-Or The General Narrative Shifts in Y34RZ3R0R3M1X3D 

“I hope they cannot see

The limitless potential

Living inside of me

To murder everything

I hope they cannot see

I am the Great Destroyer.”

The Great Destroyer, Nine Inch Nails

“I hope they cannot see

Living inside of me

To murder everything

I hope they cannot see

I am the Great Destroyer.”

The Great Destroyer (Modwheelmood Remix)

If there is one thing I could probably talk your ear off about at this point, its the narrative shifts between Year Zero and it’s companion album, Y34RZ3R0R3M1X3D. Since I didn’t have room for this analysis in my Academic Webtext for Writing and Digital Media, I figured I would put some of my thoughts on the remix album’s narrative qualities here.

First off, if you start Y34RZ3R0R3M1X3D like I did, and you look through the track listing, the first thing you will notice is that the songs are in a completely different order. Secondly, you’ll notice that The Good Soldier is missing and Hyperpower! has been renamed Guns By Computer.

Why is this important? Well, the construction of albums, especially those that set out to tell a story, is incredibly important to the narrative flow of the music. The tone of each perspective in Year Zero shapes the story, yes, but God Given might not have been half as powerful the first time around if it hadn’t followed up The Warning. Having the songs placed in a different order completely changes the feel of the story as we listen through it. The Great Destroyer feels more like a protest song. The Warning feels soul shattering and terrifying. But, more than that, we are presented an image in Y34RZ3R0R3M1X3D of a future actively in chaos. The Beginning of The End doesn’t come until after the riot of My Violent Heart, and it only goes downhill from there.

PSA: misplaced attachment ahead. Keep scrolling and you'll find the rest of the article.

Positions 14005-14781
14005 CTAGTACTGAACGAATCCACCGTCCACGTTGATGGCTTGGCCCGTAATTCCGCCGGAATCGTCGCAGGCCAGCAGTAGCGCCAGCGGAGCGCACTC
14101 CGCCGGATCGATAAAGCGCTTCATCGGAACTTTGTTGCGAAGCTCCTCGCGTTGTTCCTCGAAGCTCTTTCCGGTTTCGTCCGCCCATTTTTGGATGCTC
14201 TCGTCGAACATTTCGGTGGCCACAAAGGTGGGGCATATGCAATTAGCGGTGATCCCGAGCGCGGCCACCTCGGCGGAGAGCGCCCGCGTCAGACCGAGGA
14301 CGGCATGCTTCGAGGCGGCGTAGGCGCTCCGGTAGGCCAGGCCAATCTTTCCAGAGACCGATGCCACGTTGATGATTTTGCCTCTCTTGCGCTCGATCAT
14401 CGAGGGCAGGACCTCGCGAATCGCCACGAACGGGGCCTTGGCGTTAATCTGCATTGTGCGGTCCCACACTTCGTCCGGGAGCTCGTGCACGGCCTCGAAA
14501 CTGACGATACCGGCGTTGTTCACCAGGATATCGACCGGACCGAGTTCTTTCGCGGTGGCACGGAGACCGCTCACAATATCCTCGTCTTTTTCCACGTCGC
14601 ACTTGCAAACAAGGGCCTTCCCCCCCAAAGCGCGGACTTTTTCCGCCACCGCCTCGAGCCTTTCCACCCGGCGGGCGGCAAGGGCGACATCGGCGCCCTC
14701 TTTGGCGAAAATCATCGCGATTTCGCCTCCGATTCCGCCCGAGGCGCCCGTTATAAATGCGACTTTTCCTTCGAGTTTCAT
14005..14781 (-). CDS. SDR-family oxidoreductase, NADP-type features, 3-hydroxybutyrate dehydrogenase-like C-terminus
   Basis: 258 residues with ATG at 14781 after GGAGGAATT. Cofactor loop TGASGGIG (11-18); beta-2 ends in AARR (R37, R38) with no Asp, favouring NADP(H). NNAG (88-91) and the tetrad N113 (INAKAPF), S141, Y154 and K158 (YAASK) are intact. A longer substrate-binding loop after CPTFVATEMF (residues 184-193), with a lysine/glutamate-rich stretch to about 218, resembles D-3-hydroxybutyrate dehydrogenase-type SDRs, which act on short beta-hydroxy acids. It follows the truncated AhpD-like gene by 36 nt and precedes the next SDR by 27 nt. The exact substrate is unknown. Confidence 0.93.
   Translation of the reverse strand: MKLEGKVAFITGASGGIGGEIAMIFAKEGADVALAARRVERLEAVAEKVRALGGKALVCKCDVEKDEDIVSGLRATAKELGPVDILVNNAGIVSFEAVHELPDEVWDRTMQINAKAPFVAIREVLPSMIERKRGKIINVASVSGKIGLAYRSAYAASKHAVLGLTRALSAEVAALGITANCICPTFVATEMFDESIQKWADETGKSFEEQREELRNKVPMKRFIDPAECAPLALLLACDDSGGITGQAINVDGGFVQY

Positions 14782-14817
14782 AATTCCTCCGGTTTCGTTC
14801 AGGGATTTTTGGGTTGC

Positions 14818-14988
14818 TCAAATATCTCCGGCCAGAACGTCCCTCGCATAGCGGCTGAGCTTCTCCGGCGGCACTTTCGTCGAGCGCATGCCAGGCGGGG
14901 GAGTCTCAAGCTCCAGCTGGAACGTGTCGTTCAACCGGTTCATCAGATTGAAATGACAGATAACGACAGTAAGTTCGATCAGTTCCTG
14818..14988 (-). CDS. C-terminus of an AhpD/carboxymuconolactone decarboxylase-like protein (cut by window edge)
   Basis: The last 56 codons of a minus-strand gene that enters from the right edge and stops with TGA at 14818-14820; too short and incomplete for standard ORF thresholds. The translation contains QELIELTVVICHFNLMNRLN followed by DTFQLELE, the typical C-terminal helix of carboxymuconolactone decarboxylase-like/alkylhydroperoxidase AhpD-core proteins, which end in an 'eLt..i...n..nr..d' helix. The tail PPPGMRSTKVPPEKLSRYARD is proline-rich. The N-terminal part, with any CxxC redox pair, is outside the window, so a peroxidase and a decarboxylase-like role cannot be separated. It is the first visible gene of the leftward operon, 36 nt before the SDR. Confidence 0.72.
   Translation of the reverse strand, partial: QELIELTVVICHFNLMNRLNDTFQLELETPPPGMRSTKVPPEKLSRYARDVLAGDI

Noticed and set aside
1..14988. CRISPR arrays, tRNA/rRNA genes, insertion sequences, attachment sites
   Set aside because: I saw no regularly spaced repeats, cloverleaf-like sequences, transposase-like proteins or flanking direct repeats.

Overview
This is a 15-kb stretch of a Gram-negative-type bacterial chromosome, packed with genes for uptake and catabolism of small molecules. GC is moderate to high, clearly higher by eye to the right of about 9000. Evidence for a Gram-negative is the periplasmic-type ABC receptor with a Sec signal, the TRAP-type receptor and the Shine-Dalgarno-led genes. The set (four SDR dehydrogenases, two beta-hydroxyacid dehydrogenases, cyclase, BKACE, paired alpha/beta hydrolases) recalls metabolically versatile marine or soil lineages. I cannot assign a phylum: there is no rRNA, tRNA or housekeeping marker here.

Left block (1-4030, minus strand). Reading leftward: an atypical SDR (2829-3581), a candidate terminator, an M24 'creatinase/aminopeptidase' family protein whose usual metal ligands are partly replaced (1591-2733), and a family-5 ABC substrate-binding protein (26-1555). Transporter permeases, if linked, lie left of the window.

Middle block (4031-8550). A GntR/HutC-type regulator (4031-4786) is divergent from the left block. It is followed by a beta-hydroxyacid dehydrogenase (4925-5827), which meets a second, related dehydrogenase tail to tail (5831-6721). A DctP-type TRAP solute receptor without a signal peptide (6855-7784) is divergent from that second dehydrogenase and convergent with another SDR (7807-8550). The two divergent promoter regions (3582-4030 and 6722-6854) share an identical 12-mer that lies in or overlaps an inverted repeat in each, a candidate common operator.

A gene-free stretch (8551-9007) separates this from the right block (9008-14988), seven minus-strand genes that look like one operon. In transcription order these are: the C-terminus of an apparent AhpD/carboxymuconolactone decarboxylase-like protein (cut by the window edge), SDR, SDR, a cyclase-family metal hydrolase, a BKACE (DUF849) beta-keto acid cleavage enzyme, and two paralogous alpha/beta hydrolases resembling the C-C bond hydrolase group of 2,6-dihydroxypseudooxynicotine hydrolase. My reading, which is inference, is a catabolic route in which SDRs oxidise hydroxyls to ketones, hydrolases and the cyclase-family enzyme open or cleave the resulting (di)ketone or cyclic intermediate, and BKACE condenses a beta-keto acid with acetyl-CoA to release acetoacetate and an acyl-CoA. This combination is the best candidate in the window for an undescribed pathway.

In Year Zero, on the other hand, we have a sense that things are going poorly, and that The Warning is the tipping point into chaos.

The fact that The Good Soldier is absent from the remix album also speaks volumes to the narrative arc of Y34RZ3R0R3M1X3D. Year Zero is an album chiefly made up on perspectives – as illustrated in the dual-perspective of The Warning – and leaving out the soldier’s perspective changes the focus of the story.

The Good Soldier presents listeners with a globalized view on war; a soldier fighting for his country, which fights for a cause they don’t believe in. Leaving that song out makes Y34RZ3R0R3M1X3D a domestic album, chiefly, focusing on the chaos that America has fallen into, and silencing the voice of the soldier forced to war. I’m not sure if this was intentional or not, this silencing of a voice that is so often ignored (at least after they return from war), but it is a very powerful omission to make.

The story of Year Zero is a powerful one, and I like to think of Y34RZ3R0R3M1X3D as yet another perspective on the tipping point. Perhaps, to the content, Year Zero represents the reality – a build up to chaos – when, on the other hand, the reality is that the world is falling apart, and chaos is the norm.

It’s all up to interpretation.